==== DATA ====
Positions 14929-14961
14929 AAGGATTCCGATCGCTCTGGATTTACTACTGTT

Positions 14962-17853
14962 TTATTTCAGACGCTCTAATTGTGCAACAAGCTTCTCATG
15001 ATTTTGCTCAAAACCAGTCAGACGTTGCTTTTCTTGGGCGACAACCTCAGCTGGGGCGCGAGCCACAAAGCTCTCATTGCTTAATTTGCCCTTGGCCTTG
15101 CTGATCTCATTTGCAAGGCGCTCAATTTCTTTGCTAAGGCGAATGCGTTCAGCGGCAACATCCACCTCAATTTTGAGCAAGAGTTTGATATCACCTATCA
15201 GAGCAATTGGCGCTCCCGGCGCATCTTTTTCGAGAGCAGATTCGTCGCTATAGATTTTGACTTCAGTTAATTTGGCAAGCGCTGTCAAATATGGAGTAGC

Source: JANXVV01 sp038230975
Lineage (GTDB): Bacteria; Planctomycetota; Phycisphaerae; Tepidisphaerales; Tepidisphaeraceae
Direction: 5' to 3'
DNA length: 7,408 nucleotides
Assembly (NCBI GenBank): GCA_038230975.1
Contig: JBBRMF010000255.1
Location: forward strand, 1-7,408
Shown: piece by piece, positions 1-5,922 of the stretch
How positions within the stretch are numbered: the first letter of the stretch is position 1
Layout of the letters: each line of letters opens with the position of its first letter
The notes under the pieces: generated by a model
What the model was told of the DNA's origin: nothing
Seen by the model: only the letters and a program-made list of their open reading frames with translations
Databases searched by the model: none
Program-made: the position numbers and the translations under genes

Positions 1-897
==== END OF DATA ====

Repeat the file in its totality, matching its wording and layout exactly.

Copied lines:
Positions 14929-14961
14929 AAGGATTCCGATCGCTCTGGATTTACTACTGTT

Positions 14962-17853
14962 TTATTTCAGACGCTCTAATTGTGCAACAAGCTTCTCATG
15001 ATTTTGCTCAAAACCAGTCAGACGTTGCTTTTCTTGGGCGACAACCTCAGCTGGGGCGCGAGCCACAAAGCTCTCATTGCTTAATTTGCCCTTGGCCTTG
15101 CTGATCTCATTTGCAAGGCGCTCAATTTCTTTGCTAAGGCGAATGCGTTCAGCGGCAACATCCACCTCAATTTTGAGCAAGAGTTTGATATCACCTATCA
15201 GAGCAATTGGCGCTCCCGGCGCATCTTTTTCGAGAGCAGATTCGTCGCTATAGATTTTGACTTCAGTTAATTTGGCAAGCGCTGTCAAATATGGAGTAGC

Source: JANXVV01 sp038230975
Lineage (GTDB): Bacteria; Planctomycetota; Phycisphaerae; Tepidisphaerales; Tepidisphaeraceae
Direction: 5' to 3'
DNA length: 7,408 nucleotides
Assembly (NCBI GenBank): GCA_038230975.1
Contig: JBBRMF010000255.1
Location: forward strand, 1-7,408
Shown: piece by piece, positions 1-5,922 of the stretch
How positions within the stretch are numbered: the first letter of the stretch is position 1
Layout of the letters: each line of letters opens with the position of its first letter
The notes under the pieces: generated by a model
What the model was told of the DNA's origin: nothing
Seen by the model: only the letters and a program-made list of their open reading frames with translations
Databases searched by the model: none
Program-made: the position numbers and the translations under genes

Positions 1-897